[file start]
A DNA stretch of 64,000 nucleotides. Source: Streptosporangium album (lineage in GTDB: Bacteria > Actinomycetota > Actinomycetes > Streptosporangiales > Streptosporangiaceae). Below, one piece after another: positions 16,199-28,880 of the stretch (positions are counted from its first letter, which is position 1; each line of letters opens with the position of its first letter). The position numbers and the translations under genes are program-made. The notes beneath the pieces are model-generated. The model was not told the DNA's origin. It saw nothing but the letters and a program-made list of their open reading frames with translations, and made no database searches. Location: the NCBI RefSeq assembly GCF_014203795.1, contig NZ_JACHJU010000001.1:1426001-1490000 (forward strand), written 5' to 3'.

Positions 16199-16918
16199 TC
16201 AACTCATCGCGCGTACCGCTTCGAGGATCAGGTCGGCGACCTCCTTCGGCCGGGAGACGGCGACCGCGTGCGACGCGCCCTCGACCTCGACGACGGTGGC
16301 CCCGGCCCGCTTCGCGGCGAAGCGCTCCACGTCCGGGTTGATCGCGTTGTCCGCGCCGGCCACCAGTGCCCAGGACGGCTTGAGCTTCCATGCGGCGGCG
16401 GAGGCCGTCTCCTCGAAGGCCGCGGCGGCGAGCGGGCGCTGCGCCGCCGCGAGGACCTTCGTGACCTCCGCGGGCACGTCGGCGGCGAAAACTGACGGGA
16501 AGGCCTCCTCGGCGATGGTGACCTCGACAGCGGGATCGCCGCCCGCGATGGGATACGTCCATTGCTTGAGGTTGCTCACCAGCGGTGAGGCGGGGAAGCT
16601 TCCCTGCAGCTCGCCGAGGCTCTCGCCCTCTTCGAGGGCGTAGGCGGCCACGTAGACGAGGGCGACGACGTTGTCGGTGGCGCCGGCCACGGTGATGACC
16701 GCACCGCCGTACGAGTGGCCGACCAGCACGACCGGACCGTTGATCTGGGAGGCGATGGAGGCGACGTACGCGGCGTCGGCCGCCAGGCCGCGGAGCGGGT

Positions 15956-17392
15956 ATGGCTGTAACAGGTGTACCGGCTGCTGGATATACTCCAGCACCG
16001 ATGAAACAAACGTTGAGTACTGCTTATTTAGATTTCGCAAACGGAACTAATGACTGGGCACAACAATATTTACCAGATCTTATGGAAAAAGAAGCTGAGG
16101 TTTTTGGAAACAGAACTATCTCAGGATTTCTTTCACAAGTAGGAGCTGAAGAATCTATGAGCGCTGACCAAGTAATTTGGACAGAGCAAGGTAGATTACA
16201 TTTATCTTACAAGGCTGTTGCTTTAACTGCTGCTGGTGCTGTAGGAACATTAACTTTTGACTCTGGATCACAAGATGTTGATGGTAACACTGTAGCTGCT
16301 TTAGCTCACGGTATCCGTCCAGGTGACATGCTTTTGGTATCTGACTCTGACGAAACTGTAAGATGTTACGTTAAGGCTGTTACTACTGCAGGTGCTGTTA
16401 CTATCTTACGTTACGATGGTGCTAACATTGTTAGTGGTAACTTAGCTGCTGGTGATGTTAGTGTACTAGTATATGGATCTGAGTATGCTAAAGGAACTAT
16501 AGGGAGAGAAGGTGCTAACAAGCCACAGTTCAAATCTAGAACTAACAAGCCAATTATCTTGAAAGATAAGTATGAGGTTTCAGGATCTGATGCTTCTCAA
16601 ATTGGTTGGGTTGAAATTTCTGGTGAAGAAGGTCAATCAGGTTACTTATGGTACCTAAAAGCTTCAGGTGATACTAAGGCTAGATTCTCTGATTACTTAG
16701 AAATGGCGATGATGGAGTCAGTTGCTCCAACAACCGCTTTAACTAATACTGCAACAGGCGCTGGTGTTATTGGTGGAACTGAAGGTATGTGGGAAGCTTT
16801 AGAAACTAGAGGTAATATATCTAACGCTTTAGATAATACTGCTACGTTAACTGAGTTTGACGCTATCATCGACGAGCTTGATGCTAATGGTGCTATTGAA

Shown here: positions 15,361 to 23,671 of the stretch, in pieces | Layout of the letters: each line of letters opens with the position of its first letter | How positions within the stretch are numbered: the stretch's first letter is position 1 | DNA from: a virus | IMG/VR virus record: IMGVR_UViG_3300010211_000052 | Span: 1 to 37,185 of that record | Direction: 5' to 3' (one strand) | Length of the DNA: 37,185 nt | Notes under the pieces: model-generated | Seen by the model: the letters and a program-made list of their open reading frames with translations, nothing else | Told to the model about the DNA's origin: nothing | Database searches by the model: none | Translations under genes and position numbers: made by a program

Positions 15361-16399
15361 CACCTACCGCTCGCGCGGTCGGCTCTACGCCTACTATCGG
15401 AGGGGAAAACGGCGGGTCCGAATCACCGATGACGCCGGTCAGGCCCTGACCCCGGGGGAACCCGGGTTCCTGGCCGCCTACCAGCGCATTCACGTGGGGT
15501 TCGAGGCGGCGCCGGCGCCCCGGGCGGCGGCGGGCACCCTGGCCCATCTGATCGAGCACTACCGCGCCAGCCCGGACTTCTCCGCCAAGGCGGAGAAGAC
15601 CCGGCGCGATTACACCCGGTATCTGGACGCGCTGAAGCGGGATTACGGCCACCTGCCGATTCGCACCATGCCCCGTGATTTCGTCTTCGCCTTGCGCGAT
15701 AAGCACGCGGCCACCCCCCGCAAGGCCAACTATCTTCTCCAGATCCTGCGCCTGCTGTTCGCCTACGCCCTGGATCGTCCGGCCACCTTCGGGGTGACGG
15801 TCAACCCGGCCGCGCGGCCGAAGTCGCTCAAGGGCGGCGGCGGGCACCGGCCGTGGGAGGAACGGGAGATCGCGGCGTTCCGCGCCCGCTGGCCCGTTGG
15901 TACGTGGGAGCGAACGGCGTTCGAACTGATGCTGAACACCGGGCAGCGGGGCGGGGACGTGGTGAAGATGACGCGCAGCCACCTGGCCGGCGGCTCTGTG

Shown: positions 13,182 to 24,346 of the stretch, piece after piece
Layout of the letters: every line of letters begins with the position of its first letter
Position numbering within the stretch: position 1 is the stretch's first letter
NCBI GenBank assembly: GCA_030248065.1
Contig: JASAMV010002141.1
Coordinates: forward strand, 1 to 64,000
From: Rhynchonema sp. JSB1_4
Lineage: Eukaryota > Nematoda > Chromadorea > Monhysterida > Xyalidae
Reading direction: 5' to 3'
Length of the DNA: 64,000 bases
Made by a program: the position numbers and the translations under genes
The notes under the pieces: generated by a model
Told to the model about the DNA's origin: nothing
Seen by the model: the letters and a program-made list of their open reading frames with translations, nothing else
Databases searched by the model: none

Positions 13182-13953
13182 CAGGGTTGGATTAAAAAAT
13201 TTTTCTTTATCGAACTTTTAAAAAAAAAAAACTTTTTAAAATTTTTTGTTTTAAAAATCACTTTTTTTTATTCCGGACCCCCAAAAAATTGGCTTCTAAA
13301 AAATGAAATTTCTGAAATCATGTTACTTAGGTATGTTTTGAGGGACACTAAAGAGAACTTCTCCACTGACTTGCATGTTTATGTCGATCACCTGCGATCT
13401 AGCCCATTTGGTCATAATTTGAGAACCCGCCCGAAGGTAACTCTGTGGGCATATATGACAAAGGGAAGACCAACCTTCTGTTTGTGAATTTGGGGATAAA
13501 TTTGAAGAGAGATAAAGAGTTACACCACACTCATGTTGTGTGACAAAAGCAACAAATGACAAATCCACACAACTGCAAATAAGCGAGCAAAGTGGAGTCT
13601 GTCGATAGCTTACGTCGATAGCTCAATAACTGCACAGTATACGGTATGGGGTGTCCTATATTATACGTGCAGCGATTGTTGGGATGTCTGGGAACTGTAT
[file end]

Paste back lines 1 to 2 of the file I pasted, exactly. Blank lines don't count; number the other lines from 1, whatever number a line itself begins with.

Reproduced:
A DNA stretch of 64,000 nucleotides. Source: Streptosporangium album (lineage in GTDB: Bacteria > Actinomycetota > Actinomycetes > Streptosporangiales > Streptosporangiaceae). Below, one piece after another: positions 16,199-28,880 of the stretch (positions are counted from its first letter, which is position 1; each line of letters opens with the position of its first letter). The position numbers and the translations under genes are program-made. The notes beneath the pieces are model-generated. The model was not told the DNA's origin. It saw nothing but the letters and a program-made list of their open reading frames with translations, and made no database searches. Location: the NCBI RefSeq assembly GCF_014203795.1, contig NZ_JACHJU010000001.1:1426001-1490000 (forward strand), written 5' to 3'.

Positions 16199-16918